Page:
The three cubs bring the total number of tigers at Point Defiance Zoo & Aquarium to nine. In addition to ‘Jaya’ and her litter, the zoo is home to Sumatran Tigers ‘Malosi’ (the cubs’ father), ‘Bima’, ‘Dumai’ and ‘Kali’. Malayan tiger ‘Berani’ also lives in the zoo’s Asian Forest Sanctuary. The tigers rotate on and off a number of exhibits.

More great photos below the fold!

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New Meerkats Join the Mob

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Four new Meerkat “kits” were born September 26th, at Point Defiance Zoo in Tacoma, Washington!  They’ll be on exhibit for the first time during the “Zoo Boo” event, occurring, at the zoo, this weekend, October 18th and 19th

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10661961_10152494376634624_2497394806536504099_oPhoto Credits: Point Defiance Zoo & Aquarium

The four babies bring the Meerkat total to 21, for the zoo. The little ones weigh just 90 grams, which is comparable to about a half-cup of M&Ms candy!

Meerkats, 'Suricata suricatta', are native to the Kalahari Desert in Botswana, much of the Namibian Desert, southwestern Angola, and South Africa. They are small, diurnal, group-living carnivores belonging to the Herpestid family (mongooses). Primarily insectivores, they will, however, also eat smaller animals, arachnids, small birds, and fungi.

Meerkats are sexually mature at about one year and breed year-round. After an 11 week gestation, females give birth to an average of 3 offspring. Females can have as many as 3 litters a year. Babies are usually weaned between 49 and 63 days. Both parents, as well as non-breeding helpers, provide care to the offspring.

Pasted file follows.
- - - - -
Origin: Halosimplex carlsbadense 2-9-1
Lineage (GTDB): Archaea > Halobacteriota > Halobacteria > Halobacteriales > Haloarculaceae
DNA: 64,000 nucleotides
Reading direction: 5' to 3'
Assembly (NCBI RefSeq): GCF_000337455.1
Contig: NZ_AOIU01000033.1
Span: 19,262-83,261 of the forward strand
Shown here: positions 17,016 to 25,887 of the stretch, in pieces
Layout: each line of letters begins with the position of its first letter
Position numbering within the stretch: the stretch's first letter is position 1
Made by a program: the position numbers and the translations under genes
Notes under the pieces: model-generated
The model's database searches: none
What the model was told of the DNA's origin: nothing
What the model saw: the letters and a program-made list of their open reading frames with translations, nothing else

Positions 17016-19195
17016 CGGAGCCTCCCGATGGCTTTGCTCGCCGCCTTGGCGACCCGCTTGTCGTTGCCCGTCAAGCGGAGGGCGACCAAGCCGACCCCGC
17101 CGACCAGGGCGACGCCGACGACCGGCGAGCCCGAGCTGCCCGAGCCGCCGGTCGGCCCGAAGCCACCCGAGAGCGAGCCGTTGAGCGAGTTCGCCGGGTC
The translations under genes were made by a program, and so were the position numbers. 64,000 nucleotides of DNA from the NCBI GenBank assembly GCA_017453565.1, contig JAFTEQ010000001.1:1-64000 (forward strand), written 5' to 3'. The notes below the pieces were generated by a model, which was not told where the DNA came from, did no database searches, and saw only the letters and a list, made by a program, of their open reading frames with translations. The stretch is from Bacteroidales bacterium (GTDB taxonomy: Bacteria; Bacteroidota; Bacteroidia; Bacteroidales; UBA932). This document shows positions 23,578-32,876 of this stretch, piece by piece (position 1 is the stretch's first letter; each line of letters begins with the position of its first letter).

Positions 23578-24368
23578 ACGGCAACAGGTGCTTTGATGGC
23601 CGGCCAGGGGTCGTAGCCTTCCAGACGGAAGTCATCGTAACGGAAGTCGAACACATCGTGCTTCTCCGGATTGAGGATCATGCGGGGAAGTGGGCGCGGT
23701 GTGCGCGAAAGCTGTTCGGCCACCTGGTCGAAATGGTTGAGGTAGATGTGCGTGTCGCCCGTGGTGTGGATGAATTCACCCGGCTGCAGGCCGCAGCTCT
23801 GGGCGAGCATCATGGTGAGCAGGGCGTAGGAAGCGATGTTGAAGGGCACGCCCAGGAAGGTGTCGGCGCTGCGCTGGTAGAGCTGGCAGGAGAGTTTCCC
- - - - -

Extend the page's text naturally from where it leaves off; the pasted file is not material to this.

Meerkats are highly social. A meerkat group, known as a “mob" "clan" or "gang," may include as many as three family groups (up to 30 individuals). Each family group is made up of parents and their offspring. Mobs live in burrows consisting of elaborate tunnel systems with multiple entrances. Their dark skin and hair help them absorb heat. When it's time to eat, one adult stays with the young as a "babysitter" while the rest of the mob forages by digging in soil and grass or overturning rocks. They will also take turns doing other jobs, including "sentry," "teacher" and "hunter."

Meerkats are currently listed as “Least Concern” on the IUCN Red List.


Jasper the Lynx out Perusing the Pumpkins

Jasper_lynx_PtDefiance_1Canada Lynx kitten, ‘Jasper’, was out enjoying the fall atmosphere, recently, at Point Defiance Zoo in Tacoma, Washington. The six-month-old was helping the zoo promote their upcoming annual event, “Zoo Boo”, a special fall themed weekend that will be held October 18th and 19th.